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Asia Pacific Human Development Report 2016: How Changing Demographics Can Power Human Development

2016 Regional HDR

Apr 2, 2017

Demographic change in Asia and the Pacific is happening at a rate the world has never seen. An explosion in the working age population and a fall in birth rates that took a century in Europe are happening here in just 30 years. If countries do not start planning for this demographic change, they will miss out on a unique opportunity to boost growth and investments for the future, says the United Nations Development Programme (UNDP) in its latest Regional Human Development Report. They also risk a surge in youth frustration, exacerbating instability and conflict.

The report, entitled “Shaping the Future: How Changing Demographics Can Power Human Development”, notes that Asia-Pacific countries now have more working-aged people and fewer dependents than at any point in history, providing a springboard for growth. Region-wide, 68 percent of people are of working age and only 32 percent are dependents.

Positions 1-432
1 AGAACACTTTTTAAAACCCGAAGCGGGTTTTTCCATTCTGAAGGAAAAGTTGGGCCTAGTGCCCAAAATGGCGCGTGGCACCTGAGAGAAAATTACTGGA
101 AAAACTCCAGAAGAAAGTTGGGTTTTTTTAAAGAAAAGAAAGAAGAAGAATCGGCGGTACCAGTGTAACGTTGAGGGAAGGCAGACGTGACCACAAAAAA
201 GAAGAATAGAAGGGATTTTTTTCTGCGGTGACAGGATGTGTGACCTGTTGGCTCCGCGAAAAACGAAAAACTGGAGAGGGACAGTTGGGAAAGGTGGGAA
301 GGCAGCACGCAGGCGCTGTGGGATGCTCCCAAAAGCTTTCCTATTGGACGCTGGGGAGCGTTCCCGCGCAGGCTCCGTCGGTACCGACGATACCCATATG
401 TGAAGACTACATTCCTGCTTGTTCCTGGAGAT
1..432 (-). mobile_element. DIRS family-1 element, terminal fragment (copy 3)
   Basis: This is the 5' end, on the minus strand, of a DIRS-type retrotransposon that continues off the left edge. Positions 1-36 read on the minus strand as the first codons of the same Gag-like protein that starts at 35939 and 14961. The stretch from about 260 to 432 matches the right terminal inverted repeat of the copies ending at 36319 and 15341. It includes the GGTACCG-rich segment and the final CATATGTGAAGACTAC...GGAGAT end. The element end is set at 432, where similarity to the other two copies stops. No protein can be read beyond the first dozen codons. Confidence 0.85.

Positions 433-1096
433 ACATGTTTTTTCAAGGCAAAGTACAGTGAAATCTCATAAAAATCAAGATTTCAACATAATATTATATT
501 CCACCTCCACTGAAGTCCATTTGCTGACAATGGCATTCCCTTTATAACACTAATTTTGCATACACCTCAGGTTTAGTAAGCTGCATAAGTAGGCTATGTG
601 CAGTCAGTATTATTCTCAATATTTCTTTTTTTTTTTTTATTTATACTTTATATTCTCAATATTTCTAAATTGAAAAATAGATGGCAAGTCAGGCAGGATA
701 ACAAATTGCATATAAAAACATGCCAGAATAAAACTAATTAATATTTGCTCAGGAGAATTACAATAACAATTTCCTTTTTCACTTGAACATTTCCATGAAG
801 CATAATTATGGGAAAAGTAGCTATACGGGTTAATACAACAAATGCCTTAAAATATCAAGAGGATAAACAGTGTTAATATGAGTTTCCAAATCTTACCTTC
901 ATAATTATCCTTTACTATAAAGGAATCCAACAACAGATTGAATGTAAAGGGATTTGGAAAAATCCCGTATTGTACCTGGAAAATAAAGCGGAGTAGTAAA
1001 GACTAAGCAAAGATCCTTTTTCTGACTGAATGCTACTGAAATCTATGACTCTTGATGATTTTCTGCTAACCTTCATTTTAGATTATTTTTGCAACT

“When countries have a greater share of people who can work, save and pay taxes, they have the potential to transform their economies and power investments in healthcare, education and other building blocks of future prosperity,” said Thangavel Palanivel, lead author of the report.

The report calls for immediate responses and outlines “9 Actions for Sustainable Development”. These are concrete policies tailored to the demographic profile of individual countries.

For states with a large working-aged population, UNDP is calling for the creation of decent jobs to match the growing workforce, equal employment for women, and ways to turn savings into investments inside the region.“Growth, employment and migration in the west are inextricably linked to what happens in the east,” said Haoliang Xu. “The sun rises here, but its effects are soon felt on the other side of the world.”

There is no one solution for every country, but the region’s diversity provides room for south-south cooperation. Governments need to share experiences on long-term fiscal planning, including the sustainable use of tax revenue. Cooperation can also encourage safe migration from younger to older countries within the region and reduce the desperate flight of migrants to Europe.

“With 50 years of expertise and offices in 24 countries in Asia-Pacific, UNDP is ideally placed to help implement the ‘9 Actions for Sustainable Development’,” said Haoliang Xu. “We can facilitate partnerships combining domestic, international, public and private funding and expertise on youth, ageing, migration, social protection, climate change and disaster risk management, governance, urbanization and technology transfer.

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